Five fatality trial continues

CONROE – Closing arguments are expected Thursday morning in the 9th District Court of Judge Fred Edwards in the trial of a Magnolia man charged with causing the deaths of five people and the serious injury of another. The court heard from the defendant himself on Wednesday, as the defense took the unusual strategy of placing the accused on the stand.

Brandon Lee Ferguson, 23, of Magnolia, is charged with five counts of manslaughter and one count of aggravated assault in connection with the Jan. 10, 2009 automobile crash that killed family members Donald Lee Sexton, 60, of College Station; Curtis Charles Edwards, 70, of Pinehurst; 83-year-olds Lloyd and Catherine Edwards, of Salina, Oklahoma; in addition to Ferguson’s girlfriend and only passenger, 18-year-old Kayla Ann Pratorius of Magnolia. Karla Sexton, 59, of College Station was ejected from the van and seriously injured, but she survived.

Click the arrow to watch Wednesday trial video including Ferguson on the stand.

The crash occurred at the intersection of FM 249 and Patridge Circle where Ferguson’s Chevy Cobalt t-boned a mini-van at a high rate of speed, causing it to burst into flames. The two women riding in the van were ejected in the crash, but the three men were trapped inside as it burned. Forensic evidence presented during the trial proved the men were still alive when the van was burning.

It was also revealed that the outing was in celebration of Curtis Edwards’ birthday and the others were taking him to lunch to try and lift his spirits because he lost his wife shortly before and it was to be his first birthday without her.

Defense attorney Don Lambright maintains Ferguson was speeding because he was late for work. During testimony, Lambright made repeated unsuccessful attempts to find a direction to shift blame away from his client.

On Wednesday, Assistant Montgomery County District Attorney Warren Diepraam skillfully grilled one defense witness after another, some of whom wound up sounding more like tools of the prosecution.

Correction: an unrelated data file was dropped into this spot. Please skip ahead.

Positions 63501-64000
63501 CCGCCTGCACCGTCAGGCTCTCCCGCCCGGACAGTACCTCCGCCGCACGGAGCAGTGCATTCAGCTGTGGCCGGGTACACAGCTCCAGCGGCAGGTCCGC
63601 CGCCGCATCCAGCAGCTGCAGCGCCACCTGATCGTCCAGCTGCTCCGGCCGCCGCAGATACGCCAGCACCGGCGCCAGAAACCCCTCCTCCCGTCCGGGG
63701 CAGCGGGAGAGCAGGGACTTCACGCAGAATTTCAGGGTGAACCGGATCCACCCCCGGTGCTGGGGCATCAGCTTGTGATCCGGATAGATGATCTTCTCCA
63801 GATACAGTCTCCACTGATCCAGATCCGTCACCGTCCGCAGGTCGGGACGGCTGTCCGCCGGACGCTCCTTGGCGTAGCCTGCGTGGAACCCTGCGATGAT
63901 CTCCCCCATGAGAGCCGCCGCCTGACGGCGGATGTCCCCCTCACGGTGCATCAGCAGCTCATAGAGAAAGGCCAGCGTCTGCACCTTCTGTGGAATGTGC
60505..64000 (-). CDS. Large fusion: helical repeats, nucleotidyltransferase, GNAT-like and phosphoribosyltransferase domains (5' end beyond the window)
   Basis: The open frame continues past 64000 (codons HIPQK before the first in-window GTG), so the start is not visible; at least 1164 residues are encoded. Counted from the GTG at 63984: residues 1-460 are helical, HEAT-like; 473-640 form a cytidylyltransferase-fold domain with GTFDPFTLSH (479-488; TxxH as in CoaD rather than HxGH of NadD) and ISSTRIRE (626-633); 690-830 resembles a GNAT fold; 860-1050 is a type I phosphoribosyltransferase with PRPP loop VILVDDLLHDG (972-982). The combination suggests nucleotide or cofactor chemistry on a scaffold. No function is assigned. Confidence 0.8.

Diepraam presented evidence that Ferguson was northbound on SH 249 at 135 miles per hour approaching the Patridge Circle intersection when he saw the packed mini van. Traveling at such a high rate of speed, Diepraam Ferguson only had time to drop his speed to 117 miles per hour before impact. The victims in the mini-van were crossing SH 249 and never even saw the Cobalt coming for them, Diepraam said.

Through witness testimony and investigation, prosecutors determined Ferguson was trying to race a motorcycle that was a little ahead of his car at the time of impact. In fact, the prosecution painted a picture of a spoiled 22-year-old who enjoyed street racing and was unconcerned with the consequences because his family had helped him by paying at least four traffic citations and assisted in purchasing fast and powerful automobiles to the tune of one vehicle about every 10 months.

Diepraam called Ferguson’s Chevy Cobalt a “high performance vehicle” that was built for racing, with after market parts added solely to increase speed and had “no business being on the streets of Montgomery County or anywhere in that sort of a manner.”

Ferguson and his mother, Gail Graham, insisted the car was chosen because it was fuel efficient. However, neither offered information on the miles per gallon used traveling at around 135 miles per hour.

Witnesses testified about Ferguson’s struggles with Attention Deficit Disorder and Bipolar Disorder for which he has been counseled and medicated since childhood.

Ferguson testified that he has a problem with “deciphering what the outcomes would be,” when he has bad impulses. And, in fact, a little forethought might have made him a more sympathetic witness since Diepraam was able to point out, with no objection from the defense, that the one and only time Ferguson shed a tear during the trial was when he spoke about his own ordeal.

Diepraam said the crash was the worst in Montgomery County history and one of the worst racing fatality cases in the state. He said he hopes the jury will send a message that there will be consequences for such reckless conduct and it will not be tolerated in Montgomery County.

Closing arguments are scheduled to begin at 8:30 a.m.

Information will be posted as it becomes available.

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